Pulling Toy Show the Musical would have been ‘unthinkable’, says former RTÉ executive

RTÉ publish updated report detailing names of previously anonymised figures involved in controversial musical

Toy Show The Musical. Photograph: Ste Murray

RTÉ's former director of strategy Rory Coveney claimed it would have been “unthinkable” to pull the broadcaster’s Toy Show the Musical production in the weeks after it launched, due to poor ticket sales.

On Tuesday RTÉ published an updated version of Grant Thornton’s report on the controversial musical, revealing the names of the majority of the senior figures interviewed, who were anonymised in the original version.

The updated report shows that Julian Erskine, a senior Riverdance producer who was brought on by RTÉ as a consultant, raised the suggestion that the musical could be scrapped before the first curtain was raised, following a poor uptake in ticket sales.

In response the report notes Mr Coveney, who resigned last July, said by the time tickets went on sale RTÉ were “locked in” to the project, with large costs already committed.

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Mr Coveney said it would have been “unthinkable” to scrap the show in the weeks after tickets went on sale in May 2022. The decision would have had implications for RTÉ “beyond the financial in terms of reputation, confidence and market credibility”, he told the review.

The production, which ran for several weeks from December 2022, only sold 11,044 tickets despite early internal projections it could reach audiences of more than 100,000 people, resulting in a loss of €2.3 million.

The report found the board of RTÉ was not formally told about the production until after a contract had already been signed with the Convention Centre Dublin to host the musical, at significant cost. It said a commitment by senior RTÉ executives to bring the proposed project to the board’s audit committee never happened, while required approval by the wider board was never sought.

The updated report shows Mr Coveney said there was “very little, if any, concern” about audience numbers initially, with meetings planning the musical more concerned with the creative side of the project. “In terms of people’s views on the financials and the audience numbers, there was conspicuously little interrogation of them,” he told the review.

The report shows board member PJ Matthews said by the time the project was brought to a wider board meeting, “the ship had left the harbour”. The idea of halting the production at that point would have been “catastrophic” and inflicted “severe reputational damage” on the broadcaster, he said.

Moya Doherty, who was chair of the RTÉ board during the period, agreed that directors would have been required to approve the show, given it was to cost more than €2 million. In her interview with Grant Thornton, Ms Doherty said she believed every board member “had the opportunity to ask questions, raise objections or disapprove of the project”.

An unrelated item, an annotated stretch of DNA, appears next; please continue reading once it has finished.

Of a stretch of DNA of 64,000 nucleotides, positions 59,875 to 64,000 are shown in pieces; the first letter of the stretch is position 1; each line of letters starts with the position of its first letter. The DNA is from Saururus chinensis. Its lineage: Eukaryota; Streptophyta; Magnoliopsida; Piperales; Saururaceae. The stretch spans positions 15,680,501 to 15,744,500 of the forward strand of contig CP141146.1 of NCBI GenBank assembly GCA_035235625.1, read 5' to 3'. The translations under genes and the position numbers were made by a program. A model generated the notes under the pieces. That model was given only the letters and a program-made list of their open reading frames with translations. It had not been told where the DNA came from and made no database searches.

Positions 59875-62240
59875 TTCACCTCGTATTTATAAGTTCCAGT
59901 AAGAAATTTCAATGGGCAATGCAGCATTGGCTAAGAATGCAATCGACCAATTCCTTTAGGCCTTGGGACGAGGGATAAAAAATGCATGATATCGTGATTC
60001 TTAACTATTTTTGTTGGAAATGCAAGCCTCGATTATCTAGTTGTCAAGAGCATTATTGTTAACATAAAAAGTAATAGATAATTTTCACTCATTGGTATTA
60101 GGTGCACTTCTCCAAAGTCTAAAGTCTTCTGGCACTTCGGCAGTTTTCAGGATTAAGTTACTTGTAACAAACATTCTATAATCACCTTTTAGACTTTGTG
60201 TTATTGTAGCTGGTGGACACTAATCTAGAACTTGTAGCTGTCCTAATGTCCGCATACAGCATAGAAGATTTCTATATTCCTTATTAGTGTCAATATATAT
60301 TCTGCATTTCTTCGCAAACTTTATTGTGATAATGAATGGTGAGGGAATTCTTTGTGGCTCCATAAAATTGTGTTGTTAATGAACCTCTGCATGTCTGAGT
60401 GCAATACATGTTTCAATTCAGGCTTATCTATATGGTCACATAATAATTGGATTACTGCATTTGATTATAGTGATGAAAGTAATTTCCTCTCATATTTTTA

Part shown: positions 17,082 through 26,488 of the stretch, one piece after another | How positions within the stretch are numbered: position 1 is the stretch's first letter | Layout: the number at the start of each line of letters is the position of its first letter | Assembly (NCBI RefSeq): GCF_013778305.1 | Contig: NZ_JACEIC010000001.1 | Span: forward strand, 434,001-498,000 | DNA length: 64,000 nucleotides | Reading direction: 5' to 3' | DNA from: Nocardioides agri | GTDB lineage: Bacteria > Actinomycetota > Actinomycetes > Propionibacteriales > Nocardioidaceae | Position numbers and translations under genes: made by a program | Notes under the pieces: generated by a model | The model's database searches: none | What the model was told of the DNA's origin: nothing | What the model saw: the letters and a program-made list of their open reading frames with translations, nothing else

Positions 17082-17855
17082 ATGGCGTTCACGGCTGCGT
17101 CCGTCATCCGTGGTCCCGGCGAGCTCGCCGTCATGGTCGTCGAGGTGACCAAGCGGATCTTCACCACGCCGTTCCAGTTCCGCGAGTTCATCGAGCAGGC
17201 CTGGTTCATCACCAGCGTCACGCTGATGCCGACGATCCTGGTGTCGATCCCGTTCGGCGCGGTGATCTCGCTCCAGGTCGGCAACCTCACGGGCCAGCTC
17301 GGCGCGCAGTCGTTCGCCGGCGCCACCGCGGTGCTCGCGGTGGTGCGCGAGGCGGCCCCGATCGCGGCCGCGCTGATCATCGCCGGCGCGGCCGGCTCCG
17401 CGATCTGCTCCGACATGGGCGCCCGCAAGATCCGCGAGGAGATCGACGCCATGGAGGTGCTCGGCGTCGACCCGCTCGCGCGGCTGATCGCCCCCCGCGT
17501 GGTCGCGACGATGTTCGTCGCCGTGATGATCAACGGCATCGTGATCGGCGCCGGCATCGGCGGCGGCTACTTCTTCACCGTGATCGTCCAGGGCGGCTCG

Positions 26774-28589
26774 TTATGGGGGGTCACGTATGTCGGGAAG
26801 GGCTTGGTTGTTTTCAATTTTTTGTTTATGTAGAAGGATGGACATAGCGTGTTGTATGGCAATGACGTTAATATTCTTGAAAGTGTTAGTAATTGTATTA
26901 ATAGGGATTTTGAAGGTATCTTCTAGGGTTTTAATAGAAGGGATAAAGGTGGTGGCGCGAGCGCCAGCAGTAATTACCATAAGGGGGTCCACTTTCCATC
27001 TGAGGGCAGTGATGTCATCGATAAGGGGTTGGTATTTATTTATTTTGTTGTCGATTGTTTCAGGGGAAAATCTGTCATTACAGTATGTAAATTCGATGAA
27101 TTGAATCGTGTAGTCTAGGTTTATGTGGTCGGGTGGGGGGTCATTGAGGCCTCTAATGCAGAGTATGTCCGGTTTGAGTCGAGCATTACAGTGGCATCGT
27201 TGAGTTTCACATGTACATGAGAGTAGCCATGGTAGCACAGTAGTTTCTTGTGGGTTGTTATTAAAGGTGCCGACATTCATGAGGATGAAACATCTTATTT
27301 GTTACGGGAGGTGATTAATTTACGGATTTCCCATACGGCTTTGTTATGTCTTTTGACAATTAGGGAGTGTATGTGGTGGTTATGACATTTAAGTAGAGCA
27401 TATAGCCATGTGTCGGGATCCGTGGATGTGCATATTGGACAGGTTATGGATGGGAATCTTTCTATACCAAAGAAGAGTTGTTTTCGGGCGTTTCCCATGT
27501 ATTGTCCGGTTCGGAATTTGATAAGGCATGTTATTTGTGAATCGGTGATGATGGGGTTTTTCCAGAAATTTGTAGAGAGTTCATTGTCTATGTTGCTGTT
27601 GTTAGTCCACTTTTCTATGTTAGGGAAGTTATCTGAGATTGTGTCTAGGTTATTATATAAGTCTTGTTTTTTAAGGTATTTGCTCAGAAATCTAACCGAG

Ms Doherty told the review she accepted that no formal vote was taken by the board to approve the project, but that given no board members objected to the proposal there was “at the very least” implicit approval.

However, several directors disputed that the board had formally approved the musical, according to the report. Robert Short, RTÉ's staff representative on the board, said it was “never asked for its approval” of the project. While Anne O’Leary said she felt the production was presented to directors “as a fait accompli”, without a request for approval.

Mr Coveney, who was the “driving force” behind the project, told the review he believed it had been “greenlit” at a March 29th, 2022 meeting, where some board members were present.

The report details the meeting was attended by then-director general Dee Forbes, Mr Coveney, then-legal director Paula Mullooly, and board members Ms Doherty, Ms O’Leary, Connor Murphy, Ian Kehoe, and Daire Hickey.

Board members who attended the meeting described it as a “briefing” on the project, rather than a request for approval, the report said.

David Harvey, another board member, said when the project was brought up during a board meeting on April 28th, 2022, it was absolutely presented “as a done deal”.

Mr Coveney stepped down last year after coming under pressure over his role in the ill-fated musical during Oireachtas committee hearings into the wider financial and governance controversy that engulfed RTÉ. Siún Ní Raghallaigh took over as chair of the board from Ms Doherty at the end of 2022.

In a statement, RTÉ said it had sought to facilitate requests from Minister for Media Catherine Martin and two Oireachtas committees to republish the Toy Show the Musical report to include the names of key figures involved, which had all been anonymised in the original version.

The broadcaster said following this request 20 of the 26 individuals interviewed for the Grant Thornton report agreed to have their identities included in an updated report.

The release of the updated report comes in advance of RTÉ executives and board members appearing before the Oireachtas committee on media on Wednesday afternoon, to answer questions on the sprawling controversy facing the broadcaster.

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Jack Power

Jack Power

Jack Power is acting Europe Correspondent of The Irish Times